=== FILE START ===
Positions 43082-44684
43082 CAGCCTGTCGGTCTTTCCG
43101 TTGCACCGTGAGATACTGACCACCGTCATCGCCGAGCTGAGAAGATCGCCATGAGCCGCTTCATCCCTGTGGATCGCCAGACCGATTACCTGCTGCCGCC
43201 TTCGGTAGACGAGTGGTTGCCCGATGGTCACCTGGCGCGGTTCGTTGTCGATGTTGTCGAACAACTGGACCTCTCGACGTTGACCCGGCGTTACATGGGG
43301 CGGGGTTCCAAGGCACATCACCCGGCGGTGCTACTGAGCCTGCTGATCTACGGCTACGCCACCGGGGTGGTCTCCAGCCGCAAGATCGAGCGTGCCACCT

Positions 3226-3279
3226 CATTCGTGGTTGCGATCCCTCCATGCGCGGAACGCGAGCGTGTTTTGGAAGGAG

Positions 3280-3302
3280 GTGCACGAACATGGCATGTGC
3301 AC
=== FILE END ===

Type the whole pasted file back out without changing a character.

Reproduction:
Positions 43082-44684
43082 CAGCCTGTCGGTCTTTCCG
43101 TTGCACCGTGAGATACTGACCACCGTCATCGCCGAGCTGAGAAGATCGCCATGAGCCGCTTCATCCCTGTGGATCGCCAGACCGATTACCTGCTGCCGCC
43201 TTCGGTAGACGAGTGGTTGCCCGATGGTCACCTGGCGCGGTTCGTTGTCGATGTTGTCGAACAACTGGACCTCTCGACGTTGACCCGGCGTTACATGGGG
43301 CGGGGTTCCAAGGCACATCACCCGGCGGTGCTACTGAGCCTGCTGATCTACGGCTACGCCACCGGGGTGGTCTCCAGCCGCAAGATCGAGCGTGCCACCT

Positions 3226-3279
3226 CATTCGTGGTTGCGATCCCTCCATGCGCGGAACGCGAGCGTGTTTTGGAAGGAG

Positions 3280-3302
3280 GTGCACGAACATGGCATGTGC
3301 AC